BAGHDAD (AP) — Iraq’s Prime Minister said on Monday he had ordered an investigation into the killing of two anti-government protesters, saying security forces were not authorised to fire “a single bullet” toward the demonstrators. Twenty-one protesters were also wounded in the overnight clashes.
Separately, four katyusha rockets landed in Camp Taji, north of Baghdad, which houses United States-led coalition troops, according to three Iraqi security officials. One official said the rockets targetted a runway used by Iraqi helicopters, close to where American forces are present. One helicopter was damaged. The officials spoke on condition of anonymity in line with regulations.
The violence comes after months of quiet in the wake of the coronavirus pandemic, and were an embarrassment to Prime Minister Mustafa al-Kadhimi, who has vowed to meet protester demands by holding early elections and investigating the death of hundreds of protesters at the hands of security forces in recent months.
Tensions between the security forces and the demonstrators soared late last Sunday when dozens of protesters cut the road connecting two main intersections — Tayaran Square and Tahrir Square — in the capital Baghdad.
Iraq is facing electricity shortages amid searing summer temperatures that can top 50 degrees Celsius. A senior Electricity Ministry official said the power supply fell short by 10,000 megawatts this summer, down 1,000 megawatts compared to last year, due to lack of maintenance in several power plants because of lack of funds in state coffers. This has also slowed investment projects to add more power to Iraq’s grid, he said, speaking on condition of anonymity in line with regulations.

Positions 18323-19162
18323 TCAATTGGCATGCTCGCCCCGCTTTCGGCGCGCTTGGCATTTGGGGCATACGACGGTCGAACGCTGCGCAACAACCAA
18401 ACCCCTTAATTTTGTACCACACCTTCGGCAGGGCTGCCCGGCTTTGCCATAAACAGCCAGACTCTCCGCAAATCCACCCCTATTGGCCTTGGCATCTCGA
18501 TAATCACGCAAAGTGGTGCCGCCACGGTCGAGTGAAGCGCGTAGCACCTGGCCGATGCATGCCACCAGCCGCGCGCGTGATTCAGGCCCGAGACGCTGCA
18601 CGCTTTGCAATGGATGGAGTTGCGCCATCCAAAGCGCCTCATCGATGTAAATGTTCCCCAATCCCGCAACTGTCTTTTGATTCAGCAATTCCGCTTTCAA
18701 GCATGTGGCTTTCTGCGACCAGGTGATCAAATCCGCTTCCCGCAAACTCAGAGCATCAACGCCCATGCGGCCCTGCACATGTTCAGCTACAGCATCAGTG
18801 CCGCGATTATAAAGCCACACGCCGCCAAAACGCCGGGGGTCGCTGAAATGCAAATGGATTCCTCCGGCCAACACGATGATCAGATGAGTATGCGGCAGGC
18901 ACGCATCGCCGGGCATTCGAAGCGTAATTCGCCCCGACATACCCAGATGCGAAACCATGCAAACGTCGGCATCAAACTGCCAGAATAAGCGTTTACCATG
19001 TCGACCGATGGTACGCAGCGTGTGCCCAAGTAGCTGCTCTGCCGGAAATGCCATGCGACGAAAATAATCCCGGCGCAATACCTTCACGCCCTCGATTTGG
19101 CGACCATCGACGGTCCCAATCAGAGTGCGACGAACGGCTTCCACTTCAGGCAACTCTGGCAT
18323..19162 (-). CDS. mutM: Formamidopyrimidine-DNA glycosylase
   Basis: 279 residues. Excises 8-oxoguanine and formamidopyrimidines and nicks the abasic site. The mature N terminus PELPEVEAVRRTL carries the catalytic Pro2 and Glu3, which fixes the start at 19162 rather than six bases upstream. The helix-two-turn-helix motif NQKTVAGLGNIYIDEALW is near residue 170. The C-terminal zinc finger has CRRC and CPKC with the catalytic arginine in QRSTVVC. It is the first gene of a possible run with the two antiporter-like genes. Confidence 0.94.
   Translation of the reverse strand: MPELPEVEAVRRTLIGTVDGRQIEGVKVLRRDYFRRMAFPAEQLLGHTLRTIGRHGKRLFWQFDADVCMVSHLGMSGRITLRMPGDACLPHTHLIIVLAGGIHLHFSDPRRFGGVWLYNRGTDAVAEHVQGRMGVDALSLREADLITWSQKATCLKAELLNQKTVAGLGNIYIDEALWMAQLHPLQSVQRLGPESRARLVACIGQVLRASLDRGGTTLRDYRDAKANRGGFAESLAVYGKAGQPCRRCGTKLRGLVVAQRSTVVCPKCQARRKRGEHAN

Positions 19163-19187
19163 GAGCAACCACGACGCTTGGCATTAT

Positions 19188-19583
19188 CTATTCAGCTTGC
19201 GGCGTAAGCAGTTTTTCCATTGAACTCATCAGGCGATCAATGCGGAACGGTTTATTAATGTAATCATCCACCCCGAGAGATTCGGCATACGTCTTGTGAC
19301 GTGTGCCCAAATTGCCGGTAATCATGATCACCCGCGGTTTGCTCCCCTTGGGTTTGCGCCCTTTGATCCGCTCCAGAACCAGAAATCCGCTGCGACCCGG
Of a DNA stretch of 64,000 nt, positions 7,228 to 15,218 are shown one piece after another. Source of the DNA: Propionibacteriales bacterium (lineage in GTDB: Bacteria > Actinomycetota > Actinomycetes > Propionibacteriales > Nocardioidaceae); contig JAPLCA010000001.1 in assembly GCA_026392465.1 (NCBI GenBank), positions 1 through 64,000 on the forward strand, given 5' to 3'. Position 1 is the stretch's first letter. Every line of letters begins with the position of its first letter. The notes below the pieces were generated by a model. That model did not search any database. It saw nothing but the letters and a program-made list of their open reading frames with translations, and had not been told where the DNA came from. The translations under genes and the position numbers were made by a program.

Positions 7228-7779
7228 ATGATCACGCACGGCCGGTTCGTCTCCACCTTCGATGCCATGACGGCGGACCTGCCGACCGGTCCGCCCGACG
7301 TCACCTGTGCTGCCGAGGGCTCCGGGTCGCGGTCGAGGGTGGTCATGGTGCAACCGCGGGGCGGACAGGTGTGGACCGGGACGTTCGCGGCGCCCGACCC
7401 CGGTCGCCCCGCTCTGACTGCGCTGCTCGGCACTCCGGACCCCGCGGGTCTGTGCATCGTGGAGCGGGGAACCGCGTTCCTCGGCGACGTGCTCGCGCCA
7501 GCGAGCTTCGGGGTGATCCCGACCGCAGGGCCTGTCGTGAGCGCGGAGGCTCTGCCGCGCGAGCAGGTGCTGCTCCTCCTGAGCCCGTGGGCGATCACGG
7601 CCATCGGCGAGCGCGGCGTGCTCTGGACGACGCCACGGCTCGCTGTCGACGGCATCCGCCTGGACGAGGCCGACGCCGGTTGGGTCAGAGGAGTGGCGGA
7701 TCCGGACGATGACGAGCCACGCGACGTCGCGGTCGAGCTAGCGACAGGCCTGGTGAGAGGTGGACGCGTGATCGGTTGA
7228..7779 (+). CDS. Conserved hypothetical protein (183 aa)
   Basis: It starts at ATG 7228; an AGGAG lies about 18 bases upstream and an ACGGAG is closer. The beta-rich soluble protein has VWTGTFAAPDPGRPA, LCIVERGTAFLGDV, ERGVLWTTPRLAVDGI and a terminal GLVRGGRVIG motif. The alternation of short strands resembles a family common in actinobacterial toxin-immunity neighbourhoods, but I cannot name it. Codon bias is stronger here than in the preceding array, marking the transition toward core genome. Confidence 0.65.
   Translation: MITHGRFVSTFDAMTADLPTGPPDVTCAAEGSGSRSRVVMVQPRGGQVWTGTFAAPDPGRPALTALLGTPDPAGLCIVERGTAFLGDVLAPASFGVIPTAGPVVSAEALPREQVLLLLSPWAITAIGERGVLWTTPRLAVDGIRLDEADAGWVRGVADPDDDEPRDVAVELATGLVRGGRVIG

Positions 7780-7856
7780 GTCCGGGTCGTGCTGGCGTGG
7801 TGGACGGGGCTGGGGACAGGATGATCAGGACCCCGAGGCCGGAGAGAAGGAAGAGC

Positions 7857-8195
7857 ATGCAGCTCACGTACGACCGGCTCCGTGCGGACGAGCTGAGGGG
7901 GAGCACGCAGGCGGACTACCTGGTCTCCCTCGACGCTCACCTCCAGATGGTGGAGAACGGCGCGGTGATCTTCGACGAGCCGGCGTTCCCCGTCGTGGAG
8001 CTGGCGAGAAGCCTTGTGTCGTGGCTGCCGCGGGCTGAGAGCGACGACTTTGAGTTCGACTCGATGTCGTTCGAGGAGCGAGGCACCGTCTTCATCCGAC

“Every bullet directed our youth and our people while demanding their rights is a bullet directed at our dignity and principles,” al-Kadhimi said in a televised speech on Monday evening. He said he had ordered a probe and requested to have the facts before him within 72 hours.
Al-Kadhimi said there is no “magic solution” for Iraq’s electricity problem, which is a result of decades of corruption and mismanagement and “cannot be resolved overnight”. He said his government was working on a solution, and reiterated his intention to pave the way for early elections in line with protesters’ demands.